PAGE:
Seeing the dark side 21 Apr 01

ASTRONOMERS in the US have mapped a cluster of invisible galaxies for the first time. They spotted the cluster by analysing the effect its gravity had on the light from more distant galaxies. The discovery opens a new window on the Universe, because a large part of its mass may be "dark matter".

Last year, a team of European astronomers caught a glimpse of a dark galaxy as it distorted light from the more distant bright ones they were imaging. But astronomers have never been able to confirm such sightings or work out what the galaxies were like. "It was a true mass detection but difficult to confirm," admits Peter Schneider of the University of Bonn, a member of the team.

Now Tony Tyson, David Wittman and colleagues at Lucent Technologies' Bell Labs in New Jersey have made a similar discovery, which they later confirmed by picking up very faint light from the cluster.

They looked at 31,000 distant galaxies within a square patch of sky half a degree across using the Blanco 4-metre telescope at the Cerro Tololo Inter-American Observatory in Chile. They then entered data on the apparent shapes of the galaxies into a computer and combined them to produce an average shape.

They reasoned that because most galaxies are elliptical, the average of many galaxies with different orientations should be circular. In fact the average was an ellipse, indicating that dark matter in front of the galaxies was distorting the images. Analysing what sort of bodies would produce such distortion, the team was able to construct a three-dimensional map of the positions of 26 dark galaxies in a cluster.

Because the Universe is expanding, light from distant objects gets stretched, shifting it to redder wavelengths. By comparing the "red shifts"-which are proportional to distance-of the background galaxies to the amount the dark cluster distorts their light, Wittman says he was able to estimate the distance to the dark cluster. At the moment his claim is controversial. "I don't think you can get the red shift using <such> data," says Schneider.

But if the team is right, astronomers may soon be able to produce 3D maps of truly dark galaxies that cannot be seen any other way. Tyson believes the only way to test current theories about dark matter is to study such galaxies. "Astronomers need no longer be biased towards what glows in the dark," he says.

Eugenie Samuel

From New Scientist magazine, vol 170 issue 2287, 21/04/2001, page 11

Further reading:

More at:] http://xxx.lanl.gov/abs/astro-ph?0104094
Black whole 13 Jan 01

Someone has cleverly weighed the Universe at last (16 December 2000, p 26). Last time I tried, I couldn't get it to stay on the weighbridge. It just kept floating away. I take it that what you really meant was that someone has determined its mass.

Recently, I estimated the mass. I was out by a factor of 2. Sorry about that. Using the latest determination, if we were to squeeze all of that mass into a black hole, the Schwarzschild radius of the hole (the distance from its centre to its effective edge) would be about 15.6 billion light years. The latest thinking puts the age of the Universe at about 15 billion years. Not long ago, therefore-and possibly still-the Universe was inside a black hole.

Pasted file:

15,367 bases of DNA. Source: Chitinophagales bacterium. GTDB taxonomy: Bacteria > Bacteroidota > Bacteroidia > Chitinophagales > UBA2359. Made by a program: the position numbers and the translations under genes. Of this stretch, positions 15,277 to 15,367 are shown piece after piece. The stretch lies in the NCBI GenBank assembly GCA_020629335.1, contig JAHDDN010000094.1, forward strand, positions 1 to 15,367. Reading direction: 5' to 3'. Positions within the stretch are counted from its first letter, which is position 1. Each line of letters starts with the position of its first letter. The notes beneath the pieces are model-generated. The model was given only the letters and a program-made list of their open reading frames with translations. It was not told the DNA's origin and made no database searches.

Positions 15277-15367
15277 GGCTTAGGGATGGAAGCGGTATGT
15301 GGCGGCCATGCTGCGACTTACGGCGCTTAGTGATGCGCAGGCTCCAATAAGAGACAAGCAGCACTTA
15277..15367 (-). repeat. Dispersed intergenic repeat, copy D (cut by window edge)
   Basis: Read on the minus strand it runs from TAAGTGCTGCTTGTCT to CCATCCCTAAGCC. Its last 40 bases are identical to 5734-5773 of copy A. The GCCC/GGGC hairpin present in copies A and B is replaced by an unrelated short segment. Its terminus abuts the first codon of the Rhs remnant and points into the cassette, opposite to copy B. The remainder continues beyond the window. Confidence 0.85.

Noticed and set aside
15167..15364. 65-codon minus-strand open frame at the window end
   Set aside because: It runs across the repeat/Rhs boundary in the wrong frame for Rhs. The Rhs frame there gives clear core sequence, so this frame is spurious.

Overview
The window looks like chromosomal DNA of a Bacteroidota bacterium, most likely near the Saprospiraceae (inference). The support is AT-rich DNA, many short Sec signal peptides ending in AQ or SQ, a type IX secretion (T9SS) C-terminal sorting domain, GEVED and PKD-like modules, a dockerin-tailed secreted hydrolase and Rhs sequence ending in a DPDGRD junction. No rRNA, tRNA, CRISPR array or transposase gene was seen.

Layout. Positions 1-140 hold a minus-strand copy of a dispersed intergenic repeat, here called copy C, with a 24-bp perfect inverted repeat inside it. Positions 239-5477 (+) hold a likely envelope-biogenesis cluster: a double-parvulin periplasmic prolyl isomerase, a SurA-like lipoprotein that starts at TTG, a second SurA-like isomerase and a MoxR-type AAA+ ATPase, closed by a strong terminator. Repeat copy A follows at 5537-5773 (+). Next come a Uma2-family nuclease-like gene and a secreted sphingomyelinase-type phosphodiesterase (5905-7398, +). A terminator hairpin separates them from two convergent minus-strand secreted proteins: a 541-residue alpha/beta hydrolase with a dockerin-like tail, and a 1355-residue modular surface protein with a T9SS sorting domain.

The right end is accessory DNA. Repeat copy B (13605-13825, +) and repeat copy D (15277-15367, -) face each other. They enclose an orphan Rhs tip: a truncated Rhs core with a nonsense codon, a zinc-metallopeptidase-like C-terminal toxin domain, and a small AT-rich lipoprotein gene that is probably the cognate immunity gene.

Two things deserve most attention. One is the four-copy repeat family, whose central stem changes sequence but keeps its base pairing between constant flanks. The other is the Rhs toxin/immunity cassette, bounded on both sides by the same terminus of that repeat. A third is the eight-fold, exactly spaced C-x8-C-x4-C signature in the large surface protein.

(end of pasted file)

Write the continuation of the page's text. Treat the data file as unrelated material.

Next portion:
The matter inside a black hole collapses to a singularity. The Universe is supposed to have been expanding ever since the big bang. Will someone please explain this flat contradiction?

Due to an editing error, we did indeed say "weight" on page 29, when of course we meant "mass". The person responsible has been taken out and shot-Ed

P. Warlow

From New Scientist magazine, vol 169 issue 2273, 13/01/2001, page 55
Universe in the balance 16 Dec 00

At last we know just how much the cosmos weighs. The answer shows that theories of the Universe's origin are spot on, says cosmologist Jeff Peterson. Trouble is, we still haven't a clue what most of the stuff is made from

HOW do you weigh the Universe? Astronomers have been asking this question for decades, and using every trick they can think of to get at the answer. Frustratingly, the results never added up. Different techniques gave different answers.

Now a new cosmic weight-scale has been pressed into service to try to resolve the conundrum. It's the faint afterglow of the big-bang fireball in which the Universe was born. This glow can still be seen in every part of the sky. Map its structure, the idea goes, and you can work out the cosmic mass.

It isn't as easy as it sounds. The structure in this afterglow-the cosmic microwave background (CMB)-is very subtle. What's more, from the surface of the Earth the faint features of the CMB are obscured by the dirty window of our damp, cloudy atmosphere. To get round this, researchers have set up shop in some of the most arid deserts on the planet: the Atacama plateau in Chile, for instance, and high on the dry, icy plateau at the South Pole, site of the telescope built by my research team. Others have suspended their telescopes from helium-filled balloons and floated them high into the stratosphere, above most of the water vapour that causes the problems.